There is, as has been observed, a certain mixture of the comic and the pathetic in the life-history of this obscure father of a famous son. His life was clearly not a fortunate one, so far as external circumstances go; but its misfortunes had no sort of consoling dignity about them. Roger Sterne’s lot in the world was not so much an unhappy as an uncomfortable one; and discomfort earns little sympathy, and absolutely no admiration, for its sufferers. He somehow reminds us of one of those Irish heroes–good-natured, peppery, debt-loaded, light-hearted, shiftless–whose fortunes we follow with mirthful and half-contemptuous sympathy in the pages of Thackeray. He was obviously a typical specimen of that class of men who are destitute alike of the virtues and failings of the “respectable” and successful; whom many people love and no one respects; whom everybody pities in their struggles and difficulties, but whom few pity without a smile.

It is evident, however, that he succeeded in winning the affection of one who had not too much affection of the deeper kind to spare for any one. The figure of Roger Sterne alone stands out with any clearness by the side of the ceaselessly flitting mother and phantasmal children of Laurence Sterne’s Memoir; and it is touched in with strokes so vivid and characteristic that critics have been tempted to find in it the original of the most famous portrait in the Shandy gallery. “My father,” says Sterne, “was a little, smart man, active to the last degree in all exercises, most patient of fatigue and disappointments, of which it pleased God to give him full measure. He was, in his temper, somewhat rapid and hasty, but of a kindly, sweet disposition, void of all design, and so innocent in his own intentions, that he suspected no one; so that you might have cheated him ten times a day, if nine had not been sufficient for your purpose.” This is a captivating little picture; and it no doubt presents traits which may have impressed themselves early and deeply on the imagination which was afterwards to give birth to “My Uncle Toby.” The simplicity of nature and the “kindly, sweet disposition” are common to both the ensign of real life and to the immortal Captain Shandy of fiction; but the criticism which professes to find traces of Roger Sterne’s “rapid and hasty temper” in my Uncle Toby is compelled to strain itself considerably. And, on the whole, there seems no reason to believe that Sterne borrowed more from the character of his father than any writer must necessarily, and perhaps unconsciously, borrow from his observation of the moral and mental qualities of those with whom he has come into most frequent contact.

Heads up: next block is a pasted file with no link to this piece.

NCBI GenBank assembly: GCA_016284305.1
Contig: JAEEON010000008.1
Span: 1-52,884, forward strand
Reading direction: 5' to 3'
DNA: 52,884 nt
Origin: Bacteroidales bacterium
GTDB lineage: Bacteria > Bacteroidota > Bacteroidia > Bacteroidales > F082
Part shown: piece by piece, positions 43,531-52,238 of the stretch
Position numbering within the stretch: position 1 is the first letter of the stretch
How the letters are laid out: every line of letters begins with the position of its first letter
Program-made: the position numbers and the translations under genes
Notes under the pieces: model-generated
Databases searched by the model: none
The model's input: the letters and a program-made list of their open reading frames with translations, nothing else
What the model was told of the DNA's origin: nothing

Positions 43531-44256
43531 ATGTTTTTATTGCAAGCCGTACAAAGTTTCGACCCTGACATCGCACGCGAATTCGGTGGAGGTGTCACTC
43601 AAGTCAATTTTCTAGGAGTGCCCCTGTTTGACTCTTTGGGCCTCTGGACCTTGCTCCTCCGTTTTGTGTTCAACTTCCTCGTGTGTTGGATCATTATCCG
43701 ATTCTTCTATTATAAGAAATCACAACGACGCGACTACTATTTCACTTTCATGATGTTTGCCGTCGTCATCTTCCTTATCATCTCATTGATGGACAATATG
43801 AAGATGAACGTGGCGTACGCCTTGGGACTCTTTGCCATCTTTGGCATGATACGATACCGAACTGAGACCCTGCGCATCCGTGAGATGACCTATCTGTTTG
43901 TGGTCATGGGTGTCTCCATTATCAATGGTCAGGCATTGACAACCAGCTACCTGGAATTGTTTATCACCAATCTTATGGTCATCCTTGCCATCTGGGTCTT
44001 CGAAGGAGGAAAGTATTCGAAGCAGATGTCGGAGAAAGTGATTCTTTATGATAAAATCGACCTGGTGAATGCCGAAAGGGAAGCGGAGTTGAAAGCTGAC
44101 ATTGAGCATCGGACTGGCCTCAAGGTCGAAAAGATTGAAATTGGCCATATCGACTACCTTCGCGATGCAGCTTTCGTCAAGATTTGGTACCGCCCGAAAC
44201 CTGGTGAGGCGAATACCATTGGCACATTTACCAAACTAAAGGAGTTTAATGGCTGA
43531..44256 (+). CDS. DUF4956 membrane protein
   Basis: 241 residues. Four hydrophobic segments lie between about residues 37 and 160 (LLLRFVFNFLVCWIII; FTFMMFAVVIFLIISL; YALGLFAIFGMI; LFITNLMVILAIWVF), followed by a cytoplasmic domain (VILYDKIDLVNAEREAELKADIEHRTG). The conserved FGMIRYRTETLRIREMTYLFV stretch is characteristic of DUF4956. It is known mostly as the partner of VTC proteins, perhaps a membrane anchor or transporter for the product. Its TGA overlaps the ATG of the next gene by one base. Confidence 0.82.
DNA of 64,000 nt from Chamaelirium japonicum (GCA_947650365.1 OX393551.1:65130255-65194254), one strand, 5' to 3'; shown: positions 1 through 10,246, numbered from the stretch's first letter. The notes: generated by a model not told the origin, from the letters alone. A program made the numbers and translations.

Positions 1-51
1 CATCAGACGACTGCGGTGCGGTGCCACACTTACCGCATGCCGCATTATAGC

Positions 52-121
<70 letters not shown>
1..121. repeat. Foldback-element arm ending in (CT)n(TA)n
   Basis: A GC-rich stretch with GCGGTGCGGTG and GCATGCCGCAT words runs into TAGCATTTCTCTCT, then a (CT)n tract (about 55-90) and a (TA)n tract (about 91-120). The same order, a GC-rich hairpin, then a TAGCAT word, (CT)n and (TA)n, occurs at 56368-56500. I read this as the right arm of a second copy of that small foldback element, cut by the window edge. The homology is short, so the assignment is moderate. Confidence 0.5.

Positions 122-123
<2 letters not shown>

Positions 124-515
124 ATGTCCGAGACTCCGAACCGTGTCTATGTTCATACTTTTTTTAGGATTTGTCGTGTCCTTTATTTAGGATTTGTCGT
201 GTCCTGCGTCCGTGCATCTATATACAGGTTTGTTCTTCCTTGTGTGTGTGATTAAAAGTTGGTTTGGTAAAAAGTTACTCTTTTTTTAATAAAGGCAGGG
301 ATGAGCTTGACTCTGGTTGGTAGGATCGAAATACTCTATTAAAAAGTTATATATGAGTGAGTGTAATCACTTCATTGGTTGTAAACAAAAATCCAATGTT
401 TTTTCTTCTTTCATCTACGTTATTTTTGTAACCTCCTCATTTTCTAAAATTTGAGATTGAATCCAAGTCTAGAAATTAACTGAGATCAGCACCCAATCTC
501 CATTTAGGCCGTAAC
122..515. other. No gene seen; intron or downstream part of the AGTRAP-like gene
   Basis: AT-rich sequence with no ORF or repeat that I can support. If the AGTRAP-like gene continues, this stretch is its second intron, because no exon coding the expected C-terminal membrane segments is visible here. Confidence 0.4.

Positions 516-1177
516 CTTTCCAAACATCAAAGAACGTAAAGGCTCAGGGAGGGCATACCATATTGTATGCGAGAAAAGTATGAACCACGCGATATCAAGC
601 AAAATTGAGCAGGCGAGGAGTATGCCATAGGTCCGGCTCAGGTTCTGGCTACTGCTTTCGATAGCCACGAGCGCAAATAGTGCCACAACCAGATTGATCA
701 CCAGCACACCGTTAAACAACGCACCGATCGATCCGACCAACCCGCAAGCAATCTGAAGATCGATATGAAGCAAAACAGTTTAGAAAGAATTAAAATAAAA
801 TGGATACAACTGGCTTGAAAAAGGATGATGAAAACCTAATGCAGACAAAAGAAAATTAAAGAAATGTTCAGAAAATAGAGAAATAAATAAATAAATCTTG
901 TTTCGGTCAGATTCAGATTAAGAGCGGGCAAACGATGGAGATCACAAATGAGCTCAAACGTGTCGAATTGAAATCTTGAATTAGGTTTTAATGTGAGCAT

That Laurence Sterne passed the first eleven years of his life with such an exemplar of these simple virtues of kindliness, guilelessness, and courage ever before him, is perhaps the best that can be said for the lot in which his early days were cast. In almost all other respects there could hardly have been–for a quick-witted, precocious, imitative boy–a worse bringing-up. No one, I should imagine, ever more needed discipline in his youth than Sterne; and the camp is a place of discipline for the soldier only. To all others whom necessity attaches to it, and to the young especially, it is rather a school of license and irregularity. It is fair to remember these disadvantages of Sterne’s early training, in judging of the many defects as a man, and laxities as a writer, which marked his later life; though, on the other hand, there is no denying the reality and value of some of the countervailing advantages which came to him from his boyish surroundings. The conception of my Uncle Toby need not have been taken whole from Roger Sterne, or from any one actual captain of a marching regiment; but the constant sight of, and converse with, many captains and many corporals may undoubtedly have contributed much to the vigour and vitality of Toby Shandy and Corporal Trim. So far as the externals of portraiture were concerned, there can be no doubt that his art benefited much from his early military life. His soldiers have the true stamp of the soldier about them in air and language; and when his captain and corporal fight their Flemish battles over again we are thoroughly conscious that we are listening, under the dramatic form, to one who must himself have heard many a chapter of the same splendid story from the lips of the very men who had helped to break the pride of the Grand Monarque under Marlborough and Eugene.